Video report by ITV News Political Correspondent Carl Dinnen
Boris Johnson's much heralded post-Brexit trade deal with Europe has cleared the Commons hurdle.
MPs in the Commons voted 521 to 73 Noes to send the Bill to the Lords after a five hour debate on the various details of bill.
Legislation to ratify the deal is on the verge of becoming law after it received an unopposed third reading in the House of Lords.
The prime minister has formally signed the deal with the EU, describing it as a “new beginning”.
"I want everybody to understand that the treaty that I've just signed is not the end, it is a new beginning," he said.
"I think the beginning of what will be a wonderful relationship between the UK and our friends and partners in the European Union."
The PM then said he had read the agreement and described it as "an excellent deal."
Opening the debate in the Commons, the PM said the deal would enable the UK to trade and co-operate with the EU on the “closest possible terms” while taking “sovereign control of our laws and our national destiny”.
He said he hoped it would end the “old, desiccated, tired, super-masticated arguments” which have dogged the country for years and enable it to move forwards to a “new and great future”.
Mr Johnson continued: "It embodies our vision shared with our European neighbours of a new relationship between Britain and the EU as sovereign equals joined by friendship, commerce, history interests and values while respecting one another’s freedom of action."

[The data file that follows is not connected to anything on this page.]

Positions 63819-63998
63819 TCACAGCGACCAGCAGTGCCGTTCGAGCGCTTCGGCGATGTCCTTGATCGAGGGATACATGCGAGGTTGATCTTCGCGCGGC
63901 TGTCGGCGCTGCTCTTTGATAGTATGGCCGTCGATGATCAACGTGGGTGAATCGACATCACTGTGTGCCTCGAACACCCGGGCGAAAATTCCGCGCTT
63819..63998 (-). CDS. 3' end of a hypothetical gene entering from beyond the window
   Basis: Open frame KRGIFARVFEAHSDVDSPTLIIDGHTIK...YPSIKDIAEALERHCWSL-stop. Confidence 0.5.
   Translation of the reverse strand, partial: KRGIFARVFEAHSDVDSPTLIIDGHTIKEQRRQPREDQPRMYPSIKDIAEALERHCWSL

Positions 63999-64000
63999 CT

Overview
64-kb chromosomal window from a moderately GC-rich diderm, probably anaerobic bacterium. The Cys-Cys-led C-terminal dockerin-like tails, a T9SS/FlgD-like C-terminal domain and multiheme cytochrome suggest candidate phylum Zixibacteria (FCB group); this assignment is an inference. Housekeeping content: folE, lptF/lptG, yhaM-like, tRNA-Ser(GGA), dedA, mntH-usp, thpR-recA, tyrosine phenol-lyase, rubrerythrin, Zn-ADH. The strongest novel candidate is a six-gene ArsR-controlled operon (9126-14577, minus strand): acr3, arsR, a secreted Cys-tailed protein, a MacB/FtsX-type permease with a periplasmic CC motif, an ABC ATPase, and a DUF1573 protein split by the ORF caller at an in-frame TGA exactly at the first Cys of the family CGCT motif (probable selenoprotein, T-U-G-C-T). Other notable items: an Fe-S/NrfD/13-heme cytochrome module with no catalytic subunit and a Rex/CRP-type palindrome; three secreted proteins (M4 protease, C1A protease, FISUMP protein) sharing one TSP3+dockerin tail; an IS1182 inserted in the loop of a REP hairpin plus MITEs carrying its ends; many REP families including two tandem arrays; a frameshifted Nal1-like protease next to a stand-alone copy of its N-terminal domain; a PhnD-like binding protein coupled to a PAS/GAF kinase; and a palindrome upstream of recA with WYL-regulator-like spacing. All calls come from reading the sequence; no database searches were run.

"We are going to open a new chapter in our national story, striking free trade deals around the world and reasserting global Britain as a liberal, outward-looking force for good," he said.
Labour backed the deal, despite misgivings from some pro-European MPs who said they would be abstaining or voting against.
However, party leader Sir Keir Starmer said that while the agreement is “thin” with “many flaws”, the alternative is to leave the EU single market and customs union with no agreement, pushing up prices and driving businesses to the wall.
“There’s only one choice today, which is to vote for implementing this deal or to vote for no-deal. Those that vote ‘no’ are voting for no-deal,” he said.
“This is the nub of it: those voting ‘no’ today want ‘yes’. They want others to save them from their own vote.
“Voting ‘no’, wanting ‘yes’, that’s the truth of the situation and that’s why my party has taken a different path.”
However, the SNP’s Westminster leader, Ian Blackford, condemned the deal as “an act of economic vandalism” and attacked Labour for failing to oppose it.